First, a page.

II. This we shall find is quite as important a reflection with a view to Abraham's personal character as it is with a view to his position and office as a patriarch. His faith carried him out of himself; it made him partaker of the righteousness of Him in whom he believed. He became righteous in proportion as he looked forward to that which was beyond himself, and as his own life was identified with the life of his family.
III. Abraham's intercession. Abraham believed God to be a righteous Being, not a mere sovereign who does what he likes. On that foundation his intercession is built. It is man beseeching that right may prevail, that it may prevail among men,—by destruction if that must be, by the infusion of a new life if it is possible. It is man asking that the gracious order of God may be victorious over the disorder which His rebellious creatures have striven to establish in His universe.
IV. As the life of the family is inseparably involved with the life of the individual, the most awful experience in the personal being of the patriarch relates to the child of promise—the child of laughter and joy. If we take the story as it stands, we shall believe that God did tempt Abraham—as He had been all his life tempting him—in order to call into life that which would else have been dead, in order to teach him truths which he would else have been ignorant of. God did not intend that a man should be called upon to make a sacrifice without feeling that in that act he was in the truest sense the image of his Maker. A filial sacrifice was the only foundation on which the hearts of men, the societies of earth, the kingdom of heaven, could rest.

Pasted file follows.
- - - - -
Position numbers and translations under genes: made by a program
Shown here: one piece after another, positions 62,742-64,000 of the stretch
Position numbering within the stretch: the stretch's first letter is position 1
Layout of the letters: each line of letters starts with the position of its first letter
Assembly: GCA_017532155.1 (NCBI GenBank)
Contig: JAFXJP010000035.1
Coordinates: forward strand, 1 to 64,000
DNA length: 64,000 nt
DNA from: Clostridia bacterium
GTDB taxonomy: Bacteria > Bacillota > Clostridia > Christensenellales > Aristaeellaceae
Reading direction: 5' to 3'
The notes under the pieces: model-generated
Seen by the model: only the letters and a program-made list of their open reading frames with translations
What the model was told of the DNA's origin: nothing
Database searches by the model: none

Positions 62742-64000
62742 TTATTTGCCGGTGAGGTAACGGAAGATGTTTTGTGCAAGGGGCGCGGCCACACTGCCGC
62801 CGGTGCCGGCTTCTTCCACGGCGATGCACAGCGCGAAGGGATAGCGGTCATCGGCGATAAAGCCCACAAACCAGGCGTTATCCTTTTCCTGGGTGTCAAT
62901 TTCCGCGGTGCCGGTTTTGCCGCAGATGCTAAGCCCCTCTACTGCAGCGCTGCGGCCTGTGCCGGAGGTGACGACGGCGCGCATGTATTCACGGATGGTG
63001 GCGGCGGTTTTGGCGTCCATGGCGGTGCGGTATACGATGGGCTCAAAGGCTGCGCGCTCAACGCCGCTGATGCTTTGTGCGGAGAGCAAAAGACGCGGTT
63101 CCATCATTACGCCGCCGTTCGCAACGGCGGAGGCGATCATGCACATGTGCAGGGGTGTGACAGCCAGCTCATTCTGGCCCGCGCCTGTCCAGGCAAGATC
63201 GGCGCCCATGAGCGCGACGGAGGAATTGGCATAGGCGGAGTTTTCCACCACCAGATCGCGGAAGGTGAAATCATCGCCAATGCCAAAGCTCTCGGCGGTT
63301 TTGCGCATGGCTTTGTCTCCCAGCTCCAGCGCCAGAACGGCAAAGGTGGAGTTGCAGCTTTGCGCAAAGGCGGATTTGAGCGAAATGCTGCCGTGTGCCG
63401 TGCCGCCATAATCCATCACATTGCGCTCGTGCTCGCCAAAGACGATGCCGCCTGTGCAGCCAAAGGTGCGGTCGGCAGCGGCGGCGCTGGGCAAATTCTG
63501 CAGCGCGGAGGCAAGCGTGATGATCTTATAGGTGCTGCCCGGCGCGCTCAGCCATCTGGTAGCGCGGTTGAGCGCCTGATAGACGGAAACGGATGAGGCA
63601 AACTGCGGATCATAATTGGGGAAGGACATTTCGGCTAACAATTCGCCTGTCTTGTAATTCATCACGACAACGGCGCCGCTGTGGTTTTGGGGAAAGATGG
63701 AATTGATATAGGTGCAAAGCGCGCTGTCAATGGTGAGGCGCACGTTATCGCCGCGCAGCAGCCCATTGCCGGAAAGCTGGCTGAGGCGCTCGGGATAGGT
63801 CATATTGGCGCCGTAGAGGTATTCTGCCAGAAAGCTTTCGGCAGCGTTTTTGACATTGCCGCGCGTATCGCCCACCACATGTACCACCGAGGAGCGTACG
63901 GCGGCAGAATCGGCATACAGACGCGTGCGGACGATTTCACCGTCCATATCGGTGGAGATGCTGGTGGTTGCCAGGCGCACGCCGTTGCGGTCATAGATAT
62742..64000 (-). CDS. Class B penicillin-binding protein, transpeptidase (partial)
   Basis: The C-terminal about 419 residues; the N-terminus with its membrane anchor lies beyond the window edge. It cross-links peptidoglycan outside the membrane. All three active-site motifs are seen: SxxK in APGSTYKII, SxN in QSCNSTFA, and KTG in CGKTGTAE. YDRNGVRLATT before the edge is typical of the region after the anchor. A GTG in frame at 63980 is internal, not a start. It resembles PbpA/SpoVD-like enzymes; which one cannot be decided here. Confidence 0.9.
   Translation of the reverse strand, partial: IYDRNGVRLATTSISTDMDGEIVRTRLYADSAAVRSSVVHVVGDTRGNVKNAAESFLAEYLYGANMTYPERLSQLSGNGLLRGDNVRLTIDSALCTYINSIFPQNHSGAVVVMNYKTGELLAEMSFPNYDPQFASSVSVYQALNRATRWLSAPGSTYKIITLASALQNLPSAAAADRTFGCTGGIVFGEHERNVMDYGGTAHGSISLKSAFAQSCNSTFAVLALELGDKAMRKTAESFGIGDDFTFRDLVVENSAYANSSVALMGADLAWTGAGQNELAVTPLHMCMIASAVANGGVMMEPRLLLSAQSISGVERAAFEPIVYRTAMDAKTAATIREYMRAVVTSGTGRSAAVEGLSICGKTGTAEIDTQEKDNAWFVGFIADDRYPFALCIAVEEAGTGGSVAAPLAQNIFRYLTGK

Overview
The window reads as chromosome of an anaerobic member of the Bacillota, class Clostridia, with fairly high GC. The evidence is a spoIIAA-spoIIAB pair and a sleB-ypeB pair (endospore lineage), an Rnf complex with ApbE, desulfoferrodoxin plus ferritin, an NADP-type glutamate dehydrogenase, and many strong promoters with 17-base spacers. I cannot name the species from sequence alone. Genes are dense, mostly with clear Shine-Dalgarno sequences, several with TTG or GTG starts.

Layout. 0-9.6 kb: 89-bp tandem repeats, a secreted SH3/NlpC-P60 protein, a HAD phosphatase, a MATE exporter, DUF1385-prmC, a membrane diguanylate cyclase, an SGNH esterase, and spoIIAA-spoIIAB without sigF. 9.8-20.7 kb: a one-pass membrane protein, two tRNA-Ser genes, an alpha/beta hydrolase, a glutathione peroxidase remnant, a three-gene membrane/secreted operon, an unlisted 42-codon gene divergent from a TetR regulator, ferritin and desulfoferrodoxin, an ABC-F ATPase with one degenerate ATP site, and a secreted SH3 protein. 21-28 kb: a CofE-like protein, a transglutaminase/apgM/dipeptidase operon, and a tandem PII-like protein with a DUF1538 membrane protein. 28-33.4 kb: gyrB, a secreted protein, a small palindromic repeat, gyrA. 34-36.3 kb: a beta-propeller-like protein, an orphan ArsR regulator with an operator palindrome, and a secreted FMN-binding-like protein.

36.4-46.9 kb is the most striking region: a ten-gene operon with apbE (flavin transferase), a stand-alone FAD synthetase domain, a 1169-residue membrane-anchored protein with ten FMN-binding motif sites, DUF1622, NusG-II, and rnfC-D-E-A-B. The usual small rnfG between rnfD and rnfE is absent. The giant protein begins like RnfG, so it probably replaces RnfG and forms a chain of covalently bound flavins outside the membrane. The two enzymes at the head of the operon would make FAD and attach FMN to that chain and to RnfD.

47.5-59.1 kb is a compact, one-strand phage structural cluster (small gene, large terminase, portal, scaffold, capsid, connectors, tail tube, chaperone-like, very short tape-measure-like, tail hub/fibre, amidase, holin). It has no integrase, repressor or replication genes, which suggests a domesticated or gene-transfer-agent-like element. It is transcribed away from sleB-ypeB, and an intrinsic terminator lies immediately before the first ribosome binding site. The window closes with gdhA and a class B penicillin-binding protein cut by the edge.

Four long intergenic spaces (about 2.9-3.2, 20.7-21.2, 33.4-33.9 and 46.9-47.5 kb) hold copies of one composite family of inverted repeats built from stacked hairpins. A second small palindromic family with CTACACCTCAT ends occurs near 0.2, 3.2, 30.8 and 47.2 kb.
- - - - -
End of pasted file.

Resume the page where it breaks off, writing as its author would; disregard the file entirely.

F. D. Maurice, Patriarchs and Lawgivers of the Old Testament, p. 83.
References: Genesis 22:8.—Clergyman's Magazine, vol. vi., p. 98. Genesis 22:9.—Bishop Armstrong, Parochial Sermons, p. 172. Genesis 22:9, Genesis 22:10.—Ed. Blencowe, Plain Sermons to a Country Congregation, 2nd series, p. 163.
Genesis 22:10A temptation had come upon Abraham; he thought that it was the right thing to do, and that he was called to do it; so after brooding over it intensely for several days, he was irresistibly drawn to take the knife for the purpose of slaying his son.
I. Since the child of promise had been born to him, his natural tendency had been to repose on Isaac rather than on God. After a while he would awake to the troubled consciousness that it was not with him as in other days; that he had sunk from the serene summit on which he once stood. Brooding thus from day to day he came to feel as if a voice were calling him to prove himself by voluntarily renouncing the son that had been given him. He was driven wild, fevered into madness, through the fervour of his desire to maintain trust in the great Father, even as now men sometimes are by the lurid burning of distrust.